In the Scottish Borders you can explore that textile history of that part of the world at Border Textiles Towerhouse. It lets visitors discover the knitwear and tweed story, how the Borders woollen industries reached the height of luxury and fashion. You will see garments, fabrics, objects, photographs and art, revealing over 200 years of tradition and innovation in the Borders Industry. It is a
lively, hands-on venue, suitable for all ages.
Changing exhibitions bring in contemporary fashion and design – and watch out for our textile events and workshops throughout the year. In the Tom Scott Room you can view paintings by this noted Scottish watercolourist, and enjoy touchscreen access to the Museum’s collection of his work.
You will also discover the fascinating history of this 500 year old tower from the days of the Border Reivers. The Registrar of Genealogy can help with your family history research.
The Coldstream Museum has permanent displays relating to the Coldstream Guards and the town of Coldstream, featuring artefacts on loan from the Coldstream Guards, the Provost’s Robes and Chain of Office. There is a changing exhibition programme in the Courtyard Gallery. The museum is located in the centre of Coldstream in the Market Square on the site of General Monck’s headquarters before he marched on London in 1660 to restore the Stuart Monarchy.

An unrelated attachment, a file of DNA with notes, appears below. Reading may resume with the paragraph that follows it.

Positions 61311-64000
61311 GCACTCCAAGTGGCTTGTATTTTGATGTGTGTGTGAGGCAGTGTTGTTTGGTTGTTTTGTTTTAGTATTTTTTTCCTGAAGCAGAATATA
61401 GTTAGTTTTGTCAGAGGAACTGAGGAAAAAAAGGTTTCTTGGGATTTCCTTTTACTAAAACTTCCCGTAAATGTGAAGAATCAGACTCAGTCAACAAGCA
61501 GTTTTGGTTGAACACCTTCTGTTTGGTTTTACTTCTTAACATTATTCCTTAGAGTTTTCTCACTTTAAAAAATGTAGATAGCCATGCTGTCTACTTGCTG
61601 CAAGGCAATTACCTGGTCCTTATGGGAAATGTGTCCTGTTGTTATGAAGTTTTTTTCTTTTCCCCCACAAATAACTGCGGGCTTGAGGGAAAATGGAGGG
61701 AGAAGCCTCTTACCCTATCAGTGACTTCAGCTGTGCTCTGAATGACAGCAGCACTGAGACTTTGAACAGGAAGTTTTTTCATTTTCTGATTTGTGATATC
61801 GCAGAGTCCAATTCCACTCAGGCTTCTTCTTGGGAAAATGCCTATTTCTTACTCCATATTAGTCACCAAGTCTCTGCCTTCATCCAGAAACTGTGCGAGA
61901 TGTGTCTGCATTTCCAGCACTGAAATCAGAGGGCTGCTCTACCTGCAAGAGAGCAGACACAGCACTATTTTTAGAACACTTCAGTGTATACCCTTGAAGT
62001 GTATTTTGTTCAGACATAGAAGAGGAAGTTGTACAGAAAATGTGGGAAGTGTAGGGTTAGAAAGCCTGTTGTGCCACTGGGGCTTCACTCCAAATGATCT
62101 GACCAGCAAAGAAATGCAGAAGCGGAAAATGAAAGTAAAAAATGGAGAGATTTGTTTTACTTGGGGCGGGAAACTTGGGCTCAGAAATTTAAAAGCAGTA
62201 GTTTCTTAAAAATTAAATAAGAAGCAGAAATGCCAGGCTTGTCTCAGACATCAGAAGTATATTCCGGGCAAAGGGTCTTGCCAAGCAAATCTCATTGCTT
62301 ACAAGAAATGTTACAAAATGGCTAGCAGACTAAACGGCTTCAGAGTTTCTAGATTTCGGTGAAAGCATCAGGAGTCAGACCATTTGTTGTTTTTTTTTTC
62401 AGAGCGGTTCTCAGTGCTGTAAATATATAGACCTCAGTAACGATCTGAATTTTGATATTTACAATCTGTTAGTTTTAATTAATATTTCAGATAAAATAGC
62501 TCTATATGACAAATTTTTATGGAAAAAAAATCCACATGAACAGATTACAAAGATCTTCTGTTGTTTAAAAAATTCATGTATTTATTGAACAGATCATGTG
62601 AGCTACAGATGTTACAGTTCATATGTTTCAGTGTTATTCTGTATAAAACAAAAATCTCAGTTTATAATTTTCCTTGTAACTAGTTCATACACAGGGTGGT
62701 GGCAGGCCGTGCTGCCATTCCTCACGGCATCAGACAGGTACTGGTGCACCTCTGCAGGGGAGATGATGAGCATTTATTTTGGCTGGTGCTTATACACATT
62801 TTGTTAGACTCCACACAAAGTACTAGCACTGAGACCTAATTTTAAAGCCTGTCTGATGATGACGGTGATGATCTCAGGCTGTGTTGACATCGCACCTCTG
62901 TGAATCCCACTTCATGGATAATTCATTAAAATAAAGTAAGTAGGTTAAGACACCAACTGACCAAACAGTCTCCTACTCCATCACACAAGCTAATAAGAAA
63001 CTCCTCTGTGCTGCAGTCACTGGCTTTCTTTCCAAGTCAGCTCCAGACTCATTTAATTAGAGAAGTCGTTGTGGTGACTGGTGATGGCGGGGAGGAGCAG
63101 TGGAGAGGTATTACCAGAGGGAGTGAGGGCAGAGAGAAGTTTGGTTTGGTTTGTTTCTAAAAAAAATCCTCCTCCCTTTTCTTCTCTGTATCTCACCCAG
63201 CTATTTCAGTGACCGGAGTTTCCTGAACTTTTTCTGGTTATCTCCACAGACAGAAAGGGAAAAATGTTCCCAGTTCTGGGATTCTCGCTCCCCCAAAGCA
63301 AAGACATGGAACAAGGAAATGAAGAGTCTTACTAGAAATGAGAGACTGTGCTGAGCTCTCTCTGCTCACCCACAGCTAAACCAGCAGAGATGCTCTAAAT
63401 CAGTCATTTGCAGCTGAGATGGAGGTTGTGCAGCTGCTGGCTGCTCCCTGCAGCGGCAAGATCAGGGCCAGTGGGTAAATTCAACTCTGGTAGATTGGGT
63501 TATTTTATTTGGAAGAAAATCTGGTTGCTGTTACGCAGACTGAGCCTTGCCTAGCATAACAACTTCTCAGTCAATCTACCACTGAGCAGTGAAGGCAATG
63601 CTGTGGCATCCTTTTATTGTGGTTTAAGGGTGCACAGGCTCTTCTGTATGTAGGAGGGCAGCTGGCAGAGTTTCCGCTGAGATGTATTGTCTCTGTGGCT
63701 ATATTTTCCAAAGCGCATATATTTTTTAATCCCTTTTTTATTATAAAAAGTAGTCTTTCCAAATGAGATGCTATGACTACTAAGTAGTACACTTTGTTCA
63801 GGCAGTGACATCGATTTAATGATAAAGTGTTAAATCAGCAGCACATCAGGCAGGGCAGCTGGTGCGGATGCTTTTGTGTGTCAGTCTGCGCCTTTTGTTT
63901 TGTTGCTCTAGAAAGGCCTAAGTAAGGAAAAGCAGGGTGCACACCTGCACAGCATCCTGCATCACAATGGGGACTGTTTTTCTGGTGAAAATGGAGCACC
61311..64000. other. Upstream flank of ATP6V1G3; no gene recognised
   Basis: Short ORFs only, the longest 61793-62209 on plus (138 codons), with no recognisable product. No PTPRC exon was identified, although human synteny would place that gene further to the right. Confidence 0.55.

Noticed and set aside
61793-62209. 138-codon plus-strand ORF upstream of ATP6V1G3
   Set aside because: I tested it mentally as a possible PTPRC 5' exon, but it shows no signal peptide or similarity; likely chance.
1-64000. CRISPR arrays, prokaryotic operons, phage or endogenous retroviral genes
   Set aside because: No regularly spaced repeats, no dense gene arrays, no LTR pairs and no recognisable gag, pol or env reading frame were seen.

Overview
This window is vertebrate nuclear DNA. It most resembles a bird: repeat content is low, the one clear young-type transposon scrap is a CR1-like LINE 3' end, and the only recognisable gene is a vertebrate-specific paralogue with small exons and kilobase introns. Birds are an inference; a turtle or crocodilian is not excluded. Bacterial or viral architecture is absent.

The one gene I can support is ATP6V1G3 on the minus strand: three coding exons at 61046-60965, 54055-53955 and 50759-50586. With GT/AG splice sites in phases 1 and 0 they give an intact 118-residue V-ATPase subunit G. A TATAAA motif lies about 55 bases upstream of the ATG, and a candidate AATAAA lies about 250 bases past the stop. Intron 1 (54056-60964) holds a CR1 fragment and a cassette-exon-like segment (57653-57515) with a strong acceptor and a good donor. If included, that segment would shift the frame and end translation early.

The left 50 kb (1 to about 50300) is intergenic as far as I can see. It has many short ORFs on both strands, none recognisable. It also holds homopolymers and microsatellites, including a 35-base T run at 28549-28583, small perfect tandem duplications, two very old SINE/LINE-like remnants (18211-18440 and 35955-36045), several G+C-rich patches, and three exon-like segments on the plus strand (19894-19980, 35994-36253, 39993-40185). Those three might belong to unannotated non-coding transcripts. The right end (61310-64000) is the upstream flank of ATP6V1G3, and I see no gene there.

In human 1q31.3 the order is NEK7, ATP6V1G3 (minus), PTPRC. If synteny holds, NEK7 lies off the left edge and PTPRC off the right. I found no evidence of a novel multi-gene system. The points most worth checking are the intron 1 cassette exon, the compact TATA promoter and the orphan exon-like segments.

Jedburgh Castle Jail gives visitors a taste of what life was like in an 1820s prison, whilst also telling the story of the Royal Burgh of
Jedburgh. The main building of Jedburgh Castle Jail is home to the museum collection of the town of Jedburgh, focusing on traditions, industries and important individuals of this historic Scottish town, with historical artefacts, prints and paintings and a temporary exhibition space.
You can walk through the original cell blocks of this Georgian jail – the finest remaining Howard reform prison in Scotland – and find out about some of the people who were once imprisoned here and why they were put in. Children can dress up and enjoy activities.
The prisoners’ cell blocks tell the story of the Jail and its inmates, with individual cells looking as they would have done – complete with model prisoners.
This impressive building, in a castellated style, was designed by Archibald Elliot, one of the leading Scottish architects of his day. In the Governor’s House you will discover the history of Jedburgh and see many of the historical objects and artworks that tell the story of the town, its industries and its people.